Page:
Welcome to raw-edge appliqué – also known as appliqué that's so easy you'll think you're cheating...but you're not. 😉
A few days ago we went over the ins and outs, highs and lows of needle-turn appliqué. If you missed it, you'll definitely want to read up – click here!
Now that we’ve covered turn-needle appliqué you're going to think raw-edge appliqué is a cakewalk. I'm guessing you may not even believe these instructions because they are so simple. You’re going to read this and think, “What? That’s it?” And then I will say, "Yes, young grasshopper. It is."
And then you will go forth with confidence, like the champion quilt ninja that you are.
Raw-Edge Appliqué Supplies:
- Fabric Scissors
- Marking Tool
- Pellon Wonder Under Fusible Web 805
- Spray Bottle (I'm going to let you in on a little secret I learned through trial and error. I still think following the fusible web instructions is a good idea, but I found that spraying water directly on the fabric you wish to fuse down is quicker and more effective than using a damp cloth. I spray a little mist over the fabric, then place the iron directly on that piece and hold it there for about 5 seconds. I then slowly start moving it around so the fabric doesn't burn.)
- Safety Pins
The 6 Easy Steps of Raw-Edge Appliqué
- With a marking tool, trace the outline of your template onto the right side of your fabric.
- BEFORE cutting out your shape precisely, roughly cut out the area around your shape – leaving at least a 1/2" of wiggle room all around.
- On the wrong side of your fabric, iron the textured side of your fusible webbing.
- Peel off the paper and cut out your shape precisely.
- Arrange the appliqué piece onto another piece of fabric, and following the fusible webbing packaging instructions, iron it on top of the other fabric to fuse it in place.
- Once your pieces are secure, straight stitch or zig zag stitch around the edges to completely secure it in place.
Raw-edge appliqué doesn’t need a lot of set-up or mental prep (though depending on your project, you may want certain tools to keep your pieces in place. More on that later). For raw-edge appliqué, the raw edge of your fabric pieces will be visible in your finished product… hence the name. So make sure when you’re precisely cutting your fabric, you’re pretty happy with how it looks – cause that's how the pieces are going to look when finished.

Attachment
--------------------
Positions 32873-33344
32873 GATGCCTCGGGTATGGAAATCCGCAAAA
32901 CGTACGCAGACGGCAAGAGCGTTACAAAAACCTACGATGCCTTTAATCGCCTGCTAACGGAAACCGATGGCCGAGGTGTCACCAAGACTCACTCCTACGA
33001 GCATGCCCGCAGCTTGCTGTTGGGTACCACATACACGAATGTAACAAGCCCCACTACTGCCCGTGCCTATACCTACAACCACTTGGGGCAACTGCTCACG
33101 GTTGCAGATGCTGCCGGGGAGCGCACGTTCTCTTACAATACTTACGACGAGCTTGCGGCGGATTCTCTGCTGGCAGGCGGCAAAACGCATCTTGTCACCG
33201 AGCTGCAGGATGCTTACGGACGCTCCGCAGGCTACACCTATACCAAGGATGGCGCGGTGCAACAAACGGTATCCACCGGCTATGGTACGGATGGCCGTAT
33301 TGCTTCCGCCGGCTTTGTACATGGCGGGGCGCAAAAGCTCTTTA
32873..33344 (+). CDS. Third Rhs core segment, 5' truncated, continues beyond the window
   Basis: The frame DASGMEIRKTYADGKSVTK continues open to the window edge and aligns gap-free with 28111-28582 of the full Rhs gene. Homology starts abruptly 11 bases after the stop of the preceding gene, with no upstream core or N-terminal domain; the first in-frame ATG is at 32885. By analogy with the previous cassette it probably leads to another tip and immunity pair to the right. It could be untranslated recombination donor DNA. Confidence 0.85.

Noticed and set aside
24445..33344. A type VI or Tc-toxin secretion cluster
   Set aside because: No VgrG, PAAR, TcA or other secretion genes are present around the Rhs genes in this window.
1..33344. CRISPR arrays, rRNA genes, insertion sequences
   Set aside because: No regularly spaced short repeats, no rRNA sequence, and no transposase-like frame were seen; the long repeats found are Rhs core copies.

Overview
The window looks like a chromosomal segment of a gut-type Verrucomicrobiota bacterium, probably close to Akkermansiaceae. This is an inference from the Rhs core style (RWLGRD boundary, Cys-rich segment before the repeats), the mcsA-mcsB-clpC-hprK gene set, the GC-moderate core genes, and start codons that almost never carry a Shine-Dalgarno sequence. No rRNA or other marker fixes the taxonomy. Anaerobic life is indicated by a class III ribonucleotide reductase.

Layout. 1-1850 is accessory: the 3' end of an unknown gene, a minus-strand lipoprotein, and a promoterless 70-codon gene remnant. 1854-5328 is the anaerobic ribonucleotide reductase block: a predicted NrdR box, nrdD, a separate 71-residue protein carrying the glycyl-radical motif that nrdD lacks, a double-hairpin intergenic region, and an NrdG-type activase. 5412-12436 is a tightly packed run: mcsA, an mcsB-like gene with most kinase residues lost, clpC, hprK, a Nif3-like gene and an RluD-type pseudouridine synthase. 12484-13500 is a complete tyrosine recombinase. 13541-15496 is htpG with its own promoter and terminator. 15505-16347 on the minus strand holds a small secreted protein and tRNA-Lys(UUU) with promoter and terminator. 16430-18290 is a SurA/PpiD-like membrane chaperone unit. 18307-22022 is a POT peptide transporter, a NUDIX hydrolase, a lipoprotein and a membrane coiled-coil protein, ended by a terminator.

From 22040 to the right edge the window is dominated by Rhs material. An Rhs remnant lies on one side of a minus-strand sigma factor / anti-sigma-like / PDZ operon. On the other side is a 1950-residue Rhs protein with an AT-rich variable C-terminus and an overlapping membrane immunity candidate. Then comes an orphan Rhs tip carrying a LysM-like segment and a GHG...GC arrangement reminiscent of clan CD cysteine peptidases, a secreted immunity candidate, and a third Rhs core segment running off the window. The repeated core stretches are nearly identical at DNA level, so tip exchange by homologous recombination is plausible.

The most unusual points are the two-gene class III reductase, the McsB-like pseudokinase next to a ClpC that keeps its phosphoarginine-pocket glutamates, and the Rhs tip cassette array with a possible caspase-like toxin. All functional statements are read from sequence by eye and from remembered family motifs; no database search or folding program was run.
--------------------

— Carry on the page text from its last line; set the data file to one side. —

Once all of your pieces are cut, arrange them where you want them on your fabric surface, and adhere them in place*. The final step is to sew them onto the background fabric by stitching around the perimeter depending on how much you want the edges to fray. I personally do not like a lot of fraying, so I stitch as closely to the edge as possible.
Oh, were you expecting something complicated and difficult?
Too bad! Raw-edge appliqué is very straight forward. Sure, it may take a little practice to get used to machine sewing around those points and curves, but you’ll get there sooner than you think.
* In the needle-turn appliqué tutorial I used safety pins to keep my fabric pieces in place. This time around I used a fusible webbing. I did that because I had fewer pieces to adhere, and they were much larger than the pieces in my needle-turn appliqué quilt. When choosing what to use in your project, keep those factors in mind.
Raw-Edge Appliqué – The Possibilities are Endless
Last summer I was commissioned by Toyota to create a cityscape quilt. There were a few different ways I could have tackled this, but with a deadline of ten days (that's right. I said TEN DAYS), raw- edge appliqué was my only realistic option.
Because this technique is similar to cutting pieces of paper and glueing them down, the design possibilities are huge! Just look what I was able to achieve with some scraps of fabric and fusible webbing!
Read more about my adventures with Toyota here.
Are you ready to practice your new raw-edge appliqué skills?? How about you practice with a FREE PATTERN! That's right!!! You get a pattern and YOU get a pattern and YOU GET A PATTERN!!
Click here to get the free Hidden Garden quilt pattern. With this quilt, I actually fused the fabric pieces to the background fabric first. I then basted my quilt sandwich together. The final step was stitching around the fabric petals so I was feeding two birds with one scone by sewing the appliqué down AND quilting the quilt. Nifty, huh?
Remember that since these raw-edge appliqué and needle-turn appliqué are simply two ways of doing the same thing – you can interchange these techniques. Just because I made my Hidden Garden quilt with the raw-edge appliqué technique doesn't mean you can't change it up and use needle-turn appliqué. Know what I mean, Jean?
Good luck, my little Crickets! Or was it Grasshoppers? I can't remember. I wish you well on your adventures in appliqué, my sweet chirping bugs! And let me know about tricks you've picked up along the way in the comments! xo
32 thoughts on “Appliqué All Day! Raw Edge Appliqué Tutorial”
Hi Suzy, Thanks for this tutorial and all the others. Do you have pics of the back of this quilt? Would love to see how the stitching of the applique blends with your straight line quilting.